The Close Reading Conundrum
In Part 3 of her three part series on close reading, Marguerite Sheffer describes how she arrived at a personal definition of close reading and ultimately synthesized the varied messages she was receiving around best practices in teaching close reading of complex text.
After concluding my inquiry on close reading, I became a believer in having students ask the questions about complex text. In retrospect, it seemed obvious. If I wanted students to make an original, bold claim about the text, I had to empower them to find their own meaning. If I wanted to help them find meaning, I had to start by encouraging them to ask their own questions. Most crucially, questioning seemed to encourage the elusive skill of grappling with a text.
Grappling: Shakespeare and I
When I was a senior in high school, I hated King Lear.
I was vocal about it–I rarely hated books, I loved reading Shakespeare, so this play must be defective. I had to write a literary analysis essay, and I had no idea where to start. I procrastinated, I complained, I didn’t feel smart enough even as I felt too good for the assignment. Ms. Elwood, patient with my braty-ness, conferenced with me. What did I hate about King Lear? Why had it gotten under my skin?
“It’s about nothing!”
“That’s it!” Ms. Elwood grinned. I had found my topic, my point about King Lear.
The play suddenly seemed to be not an impenetrable wall but a maze, a puzzle. I spent the next few weeks avidly searching for clues–references to nothingness and futility. There were plenty. The more I searched, the more I felt that I was in on Shakespeare’s joke. I was proud of my findings, which were different from those of my classmates. I still have the essay, somewhere, and feel little waves of understanding when someone brings up King Lear.
By starting with my frustration with a complex text, I had found my way to a deep reading–a reading that was my own. Ms. Elwood didn’t lead me away from the part of the text that was bothering me, instead, she helped me work through the contradictions in the text that were nagging at me.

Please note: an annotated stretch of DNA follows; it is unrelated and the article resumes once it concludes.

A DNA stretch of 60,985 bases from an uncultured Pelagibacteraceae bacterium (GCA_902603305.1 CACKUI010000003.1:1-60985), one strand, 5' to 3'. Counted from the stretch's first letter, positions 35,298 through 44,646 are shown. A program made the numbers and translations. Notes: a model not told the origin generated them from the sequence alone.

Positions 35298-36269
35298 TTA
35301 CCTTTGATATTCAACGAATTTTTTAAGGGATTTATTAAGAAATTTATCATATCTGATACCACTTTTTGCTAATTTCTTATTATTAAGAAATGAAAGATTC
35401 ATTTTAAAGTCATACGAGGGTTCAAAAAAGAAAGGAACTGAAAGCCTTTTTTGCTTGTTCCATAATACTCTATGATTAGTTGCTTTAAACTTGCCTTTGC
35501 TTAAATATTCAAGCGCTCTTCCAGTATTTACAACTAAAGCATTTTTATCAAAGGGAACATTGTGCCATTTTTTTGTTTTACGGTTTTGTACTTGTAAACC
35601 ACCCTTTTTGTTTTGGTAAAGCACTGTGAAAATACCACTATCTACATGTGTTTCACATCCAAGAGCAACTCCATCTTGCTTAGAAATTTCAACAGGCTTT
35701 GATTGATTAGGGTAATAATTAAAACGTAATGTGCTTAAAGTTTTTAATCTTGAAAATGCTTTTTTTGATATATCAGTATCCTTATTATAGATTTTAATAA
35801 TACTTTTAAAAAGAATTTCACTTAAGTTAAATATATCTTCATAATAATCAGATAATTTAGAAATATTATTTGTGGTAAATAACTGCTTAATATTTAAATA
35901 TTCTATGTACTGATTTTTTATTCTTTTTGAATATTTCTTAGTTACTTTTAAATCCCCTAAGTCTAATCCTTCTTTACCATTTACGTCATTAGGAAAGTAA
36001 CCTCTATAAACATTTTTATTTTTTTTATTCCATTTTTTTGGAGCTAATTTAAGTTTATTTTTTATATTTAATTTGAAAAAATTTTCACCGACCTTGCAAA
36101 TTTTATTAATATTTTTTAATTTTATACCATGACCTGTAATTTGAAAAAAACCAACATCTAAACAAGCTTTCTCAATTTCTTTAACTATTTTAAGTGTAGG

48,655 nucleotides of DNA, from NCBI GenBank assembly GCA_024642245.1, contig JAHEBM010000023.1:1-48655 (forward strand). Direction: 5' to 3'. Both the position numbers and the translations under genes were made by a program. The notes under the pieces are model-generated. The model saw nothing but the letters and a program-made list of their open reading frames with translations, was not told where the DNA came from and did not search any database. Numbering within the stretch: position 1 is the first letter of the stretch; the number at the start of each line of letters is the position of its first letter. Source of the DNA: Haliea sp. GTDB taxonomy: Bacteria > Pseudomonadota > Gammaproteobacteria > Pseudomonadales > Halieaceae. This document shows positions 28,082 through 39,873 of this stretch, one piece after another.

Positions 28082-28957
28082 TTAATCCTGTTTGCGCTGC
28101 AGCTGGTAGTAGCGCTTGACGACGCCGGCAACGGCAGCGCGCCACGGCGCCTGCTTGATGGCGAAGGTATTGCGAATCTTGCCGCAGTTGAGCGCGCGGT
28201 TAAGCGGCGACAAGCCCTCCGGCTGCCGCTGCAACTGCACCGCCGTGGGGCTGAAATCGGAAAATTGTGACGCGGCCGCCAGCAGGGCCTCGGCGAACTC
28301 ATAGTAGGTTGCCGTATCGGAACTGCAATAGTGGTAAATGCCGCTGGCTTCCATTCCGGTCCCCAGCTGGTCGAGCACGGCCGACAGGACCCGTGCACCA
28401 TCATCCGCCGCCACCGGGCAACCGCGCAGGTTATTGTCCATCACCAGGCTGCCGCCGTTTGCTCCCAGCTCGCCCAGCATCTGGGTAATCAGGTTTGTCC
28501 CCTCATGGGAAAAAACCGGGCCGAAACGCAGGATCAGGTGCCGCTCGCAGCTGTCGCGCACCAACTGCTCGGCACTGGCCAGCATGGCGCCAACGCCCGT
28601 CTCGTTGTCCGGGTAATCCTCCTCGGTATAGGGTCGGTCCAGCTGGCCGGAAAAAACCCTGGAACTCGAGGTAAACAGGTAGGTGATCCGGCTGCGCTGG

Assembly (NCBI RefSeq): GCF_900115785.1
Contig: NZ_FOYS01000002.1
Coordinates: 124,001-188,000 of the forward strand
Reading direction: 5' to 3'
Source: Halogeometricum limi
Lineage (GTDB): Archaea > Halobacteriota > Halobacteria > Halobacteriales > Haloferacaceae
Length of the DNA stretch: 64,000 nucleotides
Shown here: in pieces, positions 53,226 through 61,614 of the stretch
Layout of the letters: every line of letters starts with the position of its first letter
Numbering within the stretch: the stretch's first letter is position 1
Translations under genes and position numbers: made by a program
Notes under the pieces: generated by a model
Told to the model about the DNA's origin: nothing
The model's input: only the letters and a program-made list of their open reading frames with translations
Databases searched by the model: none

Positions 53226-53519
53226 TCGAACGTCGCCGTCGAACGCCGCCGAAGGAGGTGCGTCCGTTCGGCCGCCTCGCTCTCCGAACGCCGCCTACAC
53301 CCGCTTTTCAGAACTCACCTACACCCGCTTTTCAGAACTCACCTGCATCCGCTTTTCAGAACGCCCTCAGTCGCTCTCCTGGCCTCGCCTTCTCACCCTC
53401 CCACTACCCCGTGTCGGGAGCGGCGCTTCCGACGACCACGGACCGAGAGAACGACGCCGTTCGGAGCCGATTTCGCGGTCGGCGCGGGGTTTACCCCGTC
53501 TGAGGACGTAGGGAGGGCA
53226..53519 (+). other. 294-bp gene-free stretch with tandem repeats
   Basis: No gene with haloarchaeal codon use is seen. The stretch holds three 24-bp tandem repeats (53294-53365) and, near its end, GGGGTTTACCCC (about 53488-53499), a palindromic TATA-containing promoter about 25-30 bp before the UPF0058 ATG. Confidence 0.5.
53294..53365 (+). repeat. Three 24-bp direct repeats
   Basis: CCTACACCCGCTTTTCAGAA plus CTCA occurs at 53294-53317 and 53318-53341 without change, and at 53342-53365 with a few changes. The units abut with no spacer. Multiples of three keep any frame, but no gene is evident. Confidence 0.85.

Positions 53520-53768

This is the kind of close reading I want my students to experience, and that I only felt in my very last essay before going off to college, in one of the rare instances when I was asked to (or even allowed to) formulate my own argument about a text.
Grappling: Alma and Malcolm Gladwell
Alma hated Malcolm Gladwell.
We were reading What the Dog Saw, Gladwell’s collection of essays, as part of our AP English Language course in November. This was well before my inquiry work had found its focus on close reading, and months before I began using leveled questions with complex texts.
Alma is an exemplary student, and often helps to engage other students in discussions, so her disengagement in this text created a vacuum in the class. She was also pretty dramatic about it.
“I can’t do this…” “I hate this book!” “Can we read something else?”
From the girl who borrowed Gatsby from me to read at home, this was troubling.
Thinking back to Ms. Elwood, I tried to be patient. I love Malcolm Gladwell, so this wasn’t easy for me.
“What do you hate about it?”
“It’s so boring!–It’s about ketchup and hair dye! Couldn’t he write about anything else?”
“Of course. But, why might he choose to write about these things?”
I could see that I already had her. She sighed theatrically, but as she returned to her seat, she picked up the book.
Grappling is hard to quantify or qualify, but I saw Alma work through her frustration with this text, not by pushing it to the side, but by following it. She followed the thread of “boring” topics throughout the book, eventually putting forth the argument (in a seminar discussion) that: “He’s saying that intelligent people are curious–that they are interested in things that other people aren’t, like ketchup. He’s saying that if you look hard enough, everything is interesting.”